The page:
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Re: [xml-dev] xml-dev Digest 7 Nov 2013 14:35:15 -0000 Issue 2878

On this forum, XML is always discussed as a pure technology, in terms of abstract requirements like "separation". 

I don't think this was XML's cause, in retrospect.  I think XML is better seen as a response to (and enabler of) globalization. Its was the economics not the software engineering.

SGML was all about reducing the number of keystrokes that would be required to mark a document up: missing tags, short tags, general entities, default attributes, short references, etc.   Fingers were expensive.

With globalization, the tactic of management towards costly fingers stopped being minimizing keystrokes and shifted to cheaper fingers. The economic rationale for those features disappeared, and suddenly those SGML features started to be decried as bad design, unnecessary and unnecessarily complex: and lo XML was born. People involved at that time, finding themselves in the new world, might not have been aware that they were chanelling the spirit of the age, being children of their time.

If you have a techno-centric view of XML's history, that it was caused (rather than formed) fundamentally by a desire for simplicity and purity, then the lack of a continued evolution in XML in the direction of satisfying ever more abstract loveliness must be puzzling.  But if you take the economic view, however, then what is needed for a big new advance is some new international economic requirements. For example if, in the age of Snowden, business and government decided they wanted field-level encryption and security in documents, rather than just file level, that could provide the economic impetus for a new mix.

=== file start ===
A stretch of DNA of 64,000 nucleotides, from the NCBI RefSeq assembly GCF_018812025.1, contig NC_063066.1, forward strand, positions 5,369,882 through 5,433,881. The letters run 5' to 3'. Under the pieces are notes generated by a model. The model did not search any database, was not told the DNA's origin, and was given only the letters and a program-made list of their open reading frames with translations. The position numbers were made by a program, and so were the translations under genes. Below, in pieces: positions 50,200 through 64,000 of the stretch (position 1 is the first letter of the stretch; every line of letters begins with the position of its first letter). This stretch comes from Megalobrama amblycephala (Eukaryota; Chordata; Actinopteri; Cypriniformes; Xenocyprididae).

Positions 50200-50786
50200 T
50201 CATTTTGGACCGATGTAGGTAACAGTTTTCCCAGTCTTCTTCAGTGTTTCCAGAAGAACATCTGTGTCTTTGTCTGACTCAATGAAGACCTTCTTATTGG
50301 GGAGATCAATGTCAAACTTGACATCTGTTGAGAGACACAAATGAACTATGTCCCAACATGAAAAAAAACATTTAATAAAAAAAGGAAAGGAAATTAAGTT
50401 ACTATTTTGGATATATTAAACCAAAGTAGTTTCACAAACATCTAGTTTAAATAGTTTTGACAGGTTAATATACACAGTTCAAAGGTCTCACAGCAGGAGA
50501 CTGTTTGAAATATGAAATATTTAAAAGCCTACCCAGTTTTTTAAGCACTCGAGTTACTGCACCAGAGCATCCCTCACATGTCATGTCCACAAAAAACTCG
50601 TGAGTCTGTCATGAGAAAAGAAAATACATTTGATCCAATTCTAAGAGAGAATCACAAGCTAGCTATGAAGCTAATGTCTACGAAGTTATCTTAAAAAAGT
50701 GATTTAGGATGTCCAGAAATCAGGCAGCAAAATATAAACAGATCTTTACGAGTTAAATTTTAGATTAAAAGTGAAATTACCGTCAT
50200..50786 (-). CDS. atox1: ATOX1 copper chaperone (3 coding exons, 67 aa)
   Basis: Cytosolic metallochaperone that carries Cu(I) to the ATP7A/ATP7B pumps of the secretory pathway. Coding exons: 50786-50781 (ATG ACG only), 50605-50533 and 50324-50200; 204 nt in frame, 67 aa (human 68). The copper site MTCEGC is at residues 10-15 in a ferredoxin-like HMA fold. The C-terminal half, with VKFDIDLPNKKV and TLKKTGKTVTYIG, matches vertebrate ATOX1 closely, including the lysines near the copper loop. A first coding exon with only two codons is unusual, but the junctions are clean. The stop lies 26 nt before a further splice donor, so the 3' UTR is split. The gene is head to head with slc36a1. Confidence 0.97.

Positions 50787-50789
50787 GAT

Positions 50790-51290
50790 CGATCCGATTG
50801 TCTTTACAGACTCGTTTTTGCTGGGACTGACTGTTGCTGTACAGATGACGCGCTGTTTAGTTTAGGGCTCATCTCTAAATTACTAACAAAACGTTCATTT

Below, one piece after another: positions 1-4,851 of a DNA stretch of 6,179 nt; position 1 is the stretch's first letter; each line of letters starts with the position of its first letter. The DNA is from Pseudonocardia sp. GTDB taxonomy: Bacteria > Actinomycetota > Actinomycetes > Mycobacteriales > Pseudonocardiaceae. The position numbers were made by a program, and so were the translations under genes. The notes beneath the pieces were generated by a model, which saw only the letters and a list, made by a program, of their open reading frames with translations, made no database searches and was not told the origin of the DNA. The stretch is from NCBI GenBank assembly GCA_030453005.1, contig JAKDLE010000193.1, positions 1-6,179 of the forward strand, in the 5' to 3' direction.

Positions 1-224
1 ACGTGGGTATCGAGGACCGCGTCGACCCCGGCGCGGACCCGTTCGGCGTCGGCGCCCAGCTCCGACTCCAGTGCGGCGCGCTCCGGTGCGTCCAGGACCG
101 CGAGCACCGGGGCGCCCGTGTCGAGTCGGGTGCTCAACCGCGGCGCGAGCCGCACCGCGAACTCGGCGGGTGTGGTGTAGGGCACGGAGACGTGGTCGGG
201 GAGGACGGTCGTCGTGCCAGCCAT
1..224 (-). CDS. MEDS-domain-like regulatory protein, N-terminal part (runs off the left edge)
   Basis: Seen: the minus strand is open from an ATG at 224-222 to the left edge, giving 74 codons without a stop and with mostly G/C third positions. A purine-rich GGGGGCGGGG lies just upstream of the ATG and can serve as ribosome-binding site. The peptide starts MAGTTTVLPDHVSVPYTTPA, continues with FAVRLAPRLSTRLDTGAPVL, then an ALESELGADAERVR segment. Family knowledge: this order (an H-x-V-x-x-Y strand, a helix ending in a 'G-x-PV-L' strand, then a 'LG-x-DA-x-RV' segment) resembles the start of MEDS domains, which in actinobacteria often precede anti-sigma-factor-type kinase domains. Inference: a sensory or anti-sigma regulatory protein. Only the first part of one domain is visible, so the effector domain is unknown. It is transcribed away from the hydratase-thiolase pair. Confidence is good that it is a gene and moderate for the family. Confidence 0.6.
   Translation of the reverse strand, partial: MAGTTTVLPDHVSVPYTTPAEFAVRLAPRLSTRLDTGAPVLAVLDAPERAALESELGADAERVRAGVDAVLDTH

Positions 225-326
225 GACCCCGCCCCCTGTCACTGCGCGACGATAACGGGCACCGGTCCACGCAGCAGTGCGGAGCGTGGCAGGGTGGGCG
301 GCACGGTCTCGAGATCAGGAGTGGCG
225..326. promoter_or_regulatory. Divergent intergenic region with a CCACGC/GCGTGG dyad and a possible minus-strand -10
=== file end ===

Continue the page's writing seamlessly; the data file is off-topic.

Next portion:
On Fri, Nov 8, 2013 at 2:16 AM, Michael Kay <mike@saxonica.com> wrote:
> Some time later on, my brain fully exploded when I realised that there is no clean layered separation possible (at least that I could envisage) that would still give you all the features of full-on SGML.
> Some time later on, I concluded that this is inevitably true in any powerful text processing system because semantics - real semantics - is on great big hermeneutic circle.

XML could have achieved far better separation if it had chosen. The intertwingling of the physical and logical layers caused by the rule that elements must be well-balanced within entities is a quite unnecessary constraint on implementation modularity; the interactions between entity expansion and syntactic parsing within DTDs are even worse. I don't think it's at all true that these complications are inevitable.

Michael Kay


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